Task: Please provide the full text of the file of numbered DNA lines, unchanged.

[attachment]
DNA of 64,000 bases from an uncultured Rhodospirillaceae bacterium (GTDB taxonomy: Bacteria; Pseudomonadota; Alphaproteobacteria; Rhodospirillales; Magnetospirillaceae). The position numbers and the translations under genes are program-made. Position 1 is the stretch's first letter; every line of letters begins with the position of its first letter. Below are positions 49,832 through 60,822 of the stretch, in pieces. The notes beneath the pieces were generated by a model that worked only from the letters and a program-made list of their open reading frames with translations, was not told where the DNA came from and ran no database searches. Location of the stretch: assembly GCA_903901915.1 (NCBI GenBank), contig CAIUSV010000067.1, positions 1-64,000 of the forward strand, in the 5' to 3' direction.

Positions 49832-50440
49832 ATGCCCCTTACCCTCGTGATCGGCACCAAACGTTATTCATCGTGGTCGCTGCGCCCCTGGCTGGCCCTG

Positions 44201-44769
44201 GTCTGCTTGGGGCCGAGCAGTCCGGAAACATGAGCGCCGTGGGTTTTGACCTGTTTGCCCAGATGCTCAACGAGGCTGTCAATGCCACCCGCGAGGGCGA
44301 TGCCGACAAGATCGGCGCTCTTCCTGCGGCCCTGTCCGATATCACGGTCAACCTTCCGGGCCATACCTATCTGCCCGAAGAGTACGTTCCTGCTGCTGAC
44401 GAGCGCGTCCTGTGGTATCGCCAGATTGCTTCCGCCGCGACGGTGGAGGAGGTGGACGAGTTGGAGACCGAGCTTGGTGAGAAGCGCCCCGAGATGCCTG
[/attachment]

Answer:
DNA of 64,000 bases from an uncultured Rhodospirillaceae bacterium (GTDB taxonomy: Bacteria; Pseudomonadota; Alphaproteobacteria; Rhodospirillales; Magnetospirillaceae). The position numbers and the translations under genes are program-made. Position 1 is the stretch's first letter; every line of letters begins with the position of its first letter. Below are positions 49,832 through 60,822 of the stretch, in pieces. The notes beneath the pieces were generated by a model that worked only from the letters and a program-made list of their open reading frames with translations, was not told where the DNA came from and ran no database searches. Location of the stretch: assembly GCA_903901915.1 (NCBI GenBank), contig CAIUSV010000067.1, positions 1-64,000 of the forward strand, in the 5' to 3' direction.

Positions 49832-50440
49832 ATGCCCCTTACCCTCGTGATCGGCACCAAACGTTATTCATCGTGGTCGCTGCGCCCCTGGCTGGCCCTG

Positions 44201-44769
44201 GTCTGCTTGGGGCCGAGCAGTCCGGAAACATGAGCGCCGTGGGTTTTGACCTGTTTGCCCAGATGCTCAACGAGGCTGTCAATGCCACCCGCGAGGGCGA
44301 TGCCGACAAGATCGGCGCTCTTCCTGCGGCCCTGTCCGATATCACGGTCAACCTTCCGGGCCATACCTATCTGCCCGAAGAGTACGTTCCTGCTGCTGAC
44401 GAGCGCGTCCTGTGGTATCGCCAGATTGCTTCCGCCGCGACGGTGGAGGAGGTGGACGAGTTGGAGACCGAGCTTGGTGAGAAGCGCCCCGAGATGCCTG